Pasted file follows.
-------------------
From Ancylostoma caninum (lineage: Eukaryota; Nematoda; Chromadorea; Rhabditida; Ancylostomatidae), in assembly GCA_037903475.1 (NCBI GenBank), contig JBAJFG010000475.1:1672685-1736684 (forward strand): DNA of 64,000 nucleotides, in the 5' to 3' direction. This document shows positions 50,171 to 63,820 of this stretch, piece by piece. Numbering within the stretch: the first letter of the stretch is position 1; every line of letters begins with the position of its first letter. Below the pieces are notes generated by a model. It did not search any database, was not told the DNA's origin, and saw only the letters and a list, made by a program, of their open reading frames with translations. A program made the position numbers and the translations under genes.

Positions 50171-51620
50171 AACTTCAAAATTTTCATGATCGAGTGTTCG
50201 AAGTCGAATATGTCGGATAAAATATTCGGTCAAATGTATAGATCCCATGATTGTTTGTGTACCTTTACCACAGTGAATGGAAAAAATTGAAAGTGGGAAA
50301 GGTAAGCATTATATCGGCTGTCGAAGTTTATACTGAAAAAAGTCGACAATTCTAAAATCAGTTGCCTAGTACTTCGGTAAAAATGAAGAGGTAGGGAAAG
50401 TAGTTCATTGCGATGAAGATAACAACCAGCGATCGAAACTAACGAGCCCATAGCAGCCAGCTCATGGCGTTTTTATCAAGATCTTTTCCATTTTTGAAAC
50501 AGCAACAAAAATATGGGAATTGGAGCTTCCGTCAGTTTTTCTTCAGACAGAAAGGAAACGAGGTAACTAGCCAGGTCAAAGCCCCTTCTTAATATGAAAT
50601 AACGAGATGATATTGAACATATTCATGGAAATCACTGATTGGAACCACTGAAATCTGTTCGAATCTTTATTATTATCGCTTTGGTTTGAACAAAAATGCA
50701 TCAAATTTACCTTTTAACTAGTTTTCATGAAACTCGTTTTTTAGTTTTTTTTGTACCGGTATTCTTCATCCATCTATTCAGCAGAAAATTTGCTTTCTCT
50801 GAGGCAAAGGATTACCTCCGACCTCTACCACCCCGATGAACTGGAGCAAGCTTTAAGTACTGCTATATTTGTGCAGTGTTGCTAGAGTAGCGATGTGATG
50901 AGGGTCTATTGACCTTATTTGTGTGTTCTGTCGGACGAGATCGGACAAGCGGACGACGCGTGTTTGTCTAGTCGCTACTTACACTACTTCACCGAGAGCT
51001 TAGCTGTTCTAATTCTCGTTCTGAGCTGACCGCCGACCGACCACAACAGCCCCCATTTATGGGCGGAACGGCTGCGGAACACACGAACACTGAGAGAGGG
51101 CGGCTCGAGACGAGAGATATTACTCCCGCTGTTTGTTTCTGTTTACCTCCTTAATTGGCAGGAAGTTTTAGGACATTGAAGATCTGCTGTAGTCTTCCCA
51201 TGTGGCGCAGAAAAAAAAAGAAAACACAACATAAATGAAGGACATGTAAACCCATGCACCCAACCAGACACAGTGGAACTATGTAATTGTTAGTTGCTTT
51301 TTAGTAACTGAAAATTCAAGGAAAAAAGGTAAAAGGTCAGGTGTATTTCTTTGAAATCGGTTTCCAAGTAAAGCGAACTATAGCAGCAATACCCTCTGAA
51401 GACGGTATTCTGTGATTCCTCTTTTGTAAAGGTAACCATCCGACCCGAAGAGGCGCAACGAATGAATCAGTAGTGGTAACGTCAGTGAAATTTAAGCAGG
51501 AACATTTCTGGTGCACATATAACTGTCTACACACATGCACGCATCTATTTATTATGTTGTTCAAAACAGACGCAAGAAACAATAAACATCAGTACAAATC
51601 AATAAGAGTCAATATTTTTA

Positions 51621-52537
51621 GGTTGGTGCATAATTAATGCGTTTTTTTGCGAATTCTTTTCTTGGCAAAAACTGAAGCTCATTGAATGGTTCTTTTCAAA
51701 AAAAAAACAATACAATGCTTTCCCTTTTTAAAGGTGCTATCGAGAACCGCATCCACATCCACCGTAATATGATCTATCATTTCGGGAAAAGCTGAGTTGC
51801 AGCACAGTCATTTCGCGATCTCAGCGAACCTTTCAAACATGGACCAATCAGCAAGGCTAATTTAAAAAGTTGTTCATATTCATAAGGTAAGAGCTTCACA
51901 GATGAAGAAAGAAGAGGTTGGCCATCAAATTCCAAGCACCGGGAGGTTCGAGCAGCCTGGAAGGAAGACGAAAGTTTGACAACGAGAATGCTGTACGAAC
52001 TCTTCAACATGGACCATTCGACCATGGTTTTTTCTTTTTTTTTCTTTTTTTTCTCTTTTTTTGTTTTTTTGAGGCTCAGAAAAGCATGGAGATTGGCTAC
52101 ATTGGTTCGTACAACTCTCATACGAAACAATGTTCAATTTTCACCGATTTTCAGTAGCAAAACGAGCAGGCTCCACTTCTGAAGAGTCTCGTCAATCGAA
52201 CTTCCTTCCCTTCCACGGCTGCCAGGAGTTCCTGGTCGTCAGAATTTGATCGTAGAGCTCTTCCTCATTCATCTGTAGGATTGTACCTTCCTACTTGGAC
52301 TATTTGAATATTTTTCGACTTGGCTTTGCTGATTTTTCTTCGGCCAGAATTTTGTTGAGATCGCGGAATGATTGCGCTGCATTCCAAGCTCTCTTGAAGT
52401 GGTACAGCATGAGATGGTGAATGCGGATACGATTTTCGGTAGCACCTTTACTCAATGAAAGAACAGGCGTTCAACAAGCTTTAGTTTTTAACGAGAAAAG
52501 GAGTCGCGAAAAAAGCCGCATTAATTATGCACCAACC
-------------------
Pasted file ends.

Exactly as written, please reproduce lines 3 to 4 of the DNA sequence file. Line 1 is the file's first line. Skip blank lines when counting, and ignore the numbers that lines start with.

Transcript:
50171 AACTTCAAAATTTTCATGATCGAGTGTTCG
50201 AAGTCGAATATGTCGGATAAAATATTCGGTCAAATGTATAGATCCCATGATTGTTTGTGTACCTTTACCACAGTGAATGGAAAAAATTGAAAGTGGGAAA